The best way to raise kind kids is to spread acts of kindness with your kids: normalize it, make it part of your family values, have fun with it. Acts of kindness and generosity can start a chain reaction that results in more acts of compassion. For example, paying the toll for the car behind you can result in similar monetary acts of goodwill for other people down the road.
Compassion is contagious, but someone needs to start it. Find a place in your community where you and your child can give your time and energy, whether it’s at the local animal shelter, a school reading buddy program, or a food bank.
If you have trouble finding an organization that will allow you to volunteer in a meaningful way with your child, you can create your own ways to make a difference. The simplest way is devise a plan to raise money to donate to an organization, such as selling art to help send a disadvantaged kid to camp. Another way is to use your time to ask others for needed supplies, such as collecting coats during a cold winter to give to a local shelter.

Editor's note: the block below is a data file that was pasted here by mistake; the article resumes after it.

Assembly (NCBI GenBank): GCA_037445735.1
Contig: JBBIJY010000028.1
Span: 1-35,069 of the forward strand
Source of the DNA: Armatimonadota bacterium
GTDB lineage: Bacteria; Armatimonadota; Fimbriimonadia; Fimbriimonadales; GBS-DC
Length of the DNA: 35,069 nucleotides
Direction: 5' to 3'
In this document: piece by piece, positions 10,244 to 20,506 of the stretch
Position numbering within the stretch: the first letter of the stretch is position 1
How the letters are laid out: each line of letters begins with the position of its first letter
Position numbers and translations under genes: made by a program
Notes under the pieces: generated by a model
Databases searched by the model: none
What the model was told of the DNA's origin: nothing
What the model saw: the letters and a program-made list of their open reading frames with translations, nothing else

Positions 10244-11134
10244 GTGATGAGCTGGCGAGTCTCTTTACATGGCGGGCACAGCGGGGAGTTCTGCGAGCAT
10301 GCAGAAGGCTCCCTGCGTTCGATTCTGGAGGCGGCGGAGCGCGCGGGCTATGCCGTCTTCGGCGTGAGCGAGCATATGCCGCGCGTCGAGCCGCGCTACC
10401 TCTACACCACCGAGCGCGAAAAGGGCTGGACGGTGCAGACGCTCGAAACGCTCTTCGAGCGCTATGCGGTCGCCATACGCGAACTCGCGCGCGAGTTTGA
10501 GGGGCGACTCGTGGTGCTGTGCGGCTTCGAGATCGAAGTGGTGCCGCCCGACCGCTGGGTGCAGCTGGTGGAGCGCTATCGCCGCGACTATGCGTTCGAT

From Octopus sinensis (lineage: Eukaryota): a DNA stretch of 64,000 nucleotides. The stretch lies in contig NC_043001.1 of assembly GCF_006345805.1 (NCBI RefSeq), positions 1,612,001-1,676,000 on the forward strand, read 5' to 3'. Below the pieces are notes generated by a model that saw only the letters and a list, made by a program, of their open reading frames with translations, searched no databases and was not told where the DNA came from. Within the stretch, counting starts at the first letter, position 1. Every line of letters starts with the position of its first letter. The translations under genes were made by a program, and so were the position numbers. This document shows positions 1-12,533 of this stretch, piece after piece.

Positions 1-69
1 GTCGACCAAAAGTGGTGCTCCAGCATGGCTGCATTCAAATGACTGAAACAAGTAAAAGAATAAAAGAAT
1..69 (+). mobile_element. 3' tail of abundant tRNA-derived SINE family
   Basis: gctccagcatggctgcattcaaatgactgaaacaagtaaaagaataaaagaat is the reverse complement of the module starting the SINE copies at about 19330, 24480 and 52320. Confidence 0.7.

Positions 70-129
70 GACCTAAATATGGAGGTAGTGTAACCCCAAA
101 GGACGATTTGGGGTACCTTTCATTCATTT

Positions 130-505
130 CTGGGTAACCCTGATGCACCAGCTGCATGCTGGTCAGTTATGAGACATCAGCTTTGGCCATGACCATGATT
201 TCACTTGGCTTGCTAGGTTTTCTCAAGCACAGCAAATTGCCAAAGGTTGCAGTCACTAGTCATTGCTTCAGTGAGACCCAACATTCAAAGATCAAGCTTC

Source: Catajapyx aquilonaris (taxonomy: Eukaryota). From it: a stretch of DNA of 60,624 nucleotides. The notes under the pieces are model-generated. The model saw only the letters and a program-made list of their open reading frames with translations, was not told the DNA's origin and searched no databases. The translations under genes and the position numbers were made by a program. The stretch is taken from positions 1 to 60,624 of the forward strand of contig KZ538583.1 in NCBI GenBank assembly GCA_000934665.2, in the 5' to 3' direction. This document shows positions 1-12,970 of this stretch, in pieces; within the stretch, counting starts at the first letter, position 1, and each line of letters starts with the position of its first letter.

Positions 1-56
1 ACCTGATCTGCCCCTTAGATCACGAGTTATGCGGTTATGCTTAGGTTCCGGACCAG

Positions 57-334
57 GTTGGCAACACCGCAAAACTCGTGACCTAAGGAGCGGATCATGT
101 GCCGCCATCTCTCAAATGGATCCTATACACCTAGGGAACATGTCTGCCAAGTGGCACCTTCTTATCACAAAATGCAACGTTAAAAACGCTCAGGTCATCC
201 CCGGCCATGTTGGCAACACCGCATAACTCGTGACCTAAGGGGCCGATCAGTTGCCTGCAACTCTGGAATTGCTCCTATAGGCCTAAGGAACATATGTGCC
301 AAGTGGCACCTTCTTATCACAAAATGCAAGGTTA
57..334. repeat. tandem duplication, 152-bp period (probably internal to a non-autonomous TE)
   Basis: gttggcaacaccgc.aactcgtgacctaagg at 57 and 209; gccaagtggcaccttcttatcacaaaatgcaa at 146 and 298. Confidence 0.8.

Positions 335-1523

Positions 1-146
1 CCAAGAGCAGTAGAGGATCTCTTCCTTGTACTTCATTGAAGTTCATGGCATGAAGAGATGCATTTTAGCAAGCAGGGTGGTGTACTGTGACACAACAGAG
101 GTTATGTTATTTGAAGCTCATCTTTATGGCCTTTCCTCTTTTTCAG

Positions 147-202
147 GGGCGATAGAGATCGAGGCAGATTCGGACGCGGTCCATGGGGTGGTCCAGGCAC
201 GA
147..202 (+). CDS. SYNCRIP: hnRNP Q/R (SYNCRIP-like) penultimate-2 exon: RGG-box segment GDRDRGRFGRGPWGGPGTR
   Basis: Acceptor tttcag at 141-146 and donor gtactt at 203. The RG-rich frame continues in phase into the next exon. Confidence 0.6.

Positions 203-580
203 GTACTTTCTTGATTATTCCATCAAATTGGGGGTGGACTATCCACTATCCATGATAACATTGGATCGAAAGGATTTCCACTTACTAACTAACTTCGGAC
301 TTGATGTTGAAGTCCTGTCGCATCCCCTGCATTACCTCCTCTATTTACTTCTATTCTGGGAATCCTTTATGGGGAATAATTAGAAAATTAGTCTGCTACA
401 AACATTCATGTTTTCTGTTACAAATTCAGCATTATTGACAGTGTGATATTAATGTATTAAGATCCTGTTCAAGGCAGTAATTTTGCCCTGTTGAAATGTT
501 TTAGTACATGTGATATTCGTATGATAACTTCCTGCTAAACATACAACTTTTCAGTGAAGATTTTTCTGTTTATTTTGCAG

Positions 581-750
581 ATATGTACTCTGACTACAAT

Simply thinking about a close personal bond with someone else makes people feel more altruistic. It makes them say they’re more likely to help a stranger in need. Social connection makes people more likely to help monetarily. For example, asking people read words that have to do with social connections has been shown to boost generosity toward organizations like the Red Cross.
Giving things away has been shown to make people happier. Toddlers are happier when they give Goldfish crackers away from their own stash to toy puppets than when they don’t share, and giving away their own snacks made them even happier than when they gave the puppets Goldfish from an adult’s stash. Researchers show that giving has the most benefit for the giver when the act meets three interconnected criteria: (1) when you connect to it in some way that is relevant to you, (2) when it actually fills a need or makes a difference, and (3) when you’re not forced to do it.
When people were given $20 and asked to spend it, those who spent the money on others were, at the end of the day, happier. If they kept it, they felt shame and had increased levels of the stress hormone cortisol. And yet, when asked, the study participants said spending money on yourself will make you happier. Our outlook is misplaced; we don’t value giving enough, and as a result, we will likely keep money for ourselves, thinking it will lead to our own happiness!
Studies like this help nonprofit leaders create great marketing strategies. They’re also a reminder that kids who feel loved and well connected are more likely to give away their time and money to help others, and more giving leads to happier kids.
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